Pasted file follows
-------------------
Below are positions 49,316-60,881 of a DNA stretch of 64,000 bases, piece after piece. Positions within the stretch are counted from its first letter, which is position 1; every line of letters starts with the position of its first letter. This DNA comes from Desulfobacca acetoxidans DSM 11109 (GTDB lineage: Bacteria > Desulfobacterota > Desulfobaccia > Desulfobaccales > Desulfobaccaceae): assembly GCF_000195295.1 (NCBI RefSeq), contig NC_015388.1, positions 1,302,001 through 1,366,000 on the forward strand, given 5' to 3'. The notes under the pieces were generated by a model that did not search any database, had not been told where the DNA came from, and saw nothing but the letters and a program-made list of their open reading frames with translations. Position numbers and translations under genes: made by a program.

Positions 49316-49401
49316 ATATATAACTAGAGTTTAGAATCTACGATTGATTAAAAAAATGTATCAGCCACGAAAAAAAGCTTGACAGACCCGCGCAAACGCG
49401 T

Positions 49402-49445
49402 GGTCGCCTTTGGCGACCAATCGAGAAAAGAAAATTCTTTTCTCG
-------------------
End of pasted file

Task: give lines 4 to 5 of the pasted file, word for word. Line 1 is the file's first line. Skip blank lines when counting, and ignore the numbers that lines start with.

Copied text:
49401 T

Positions 49402-49445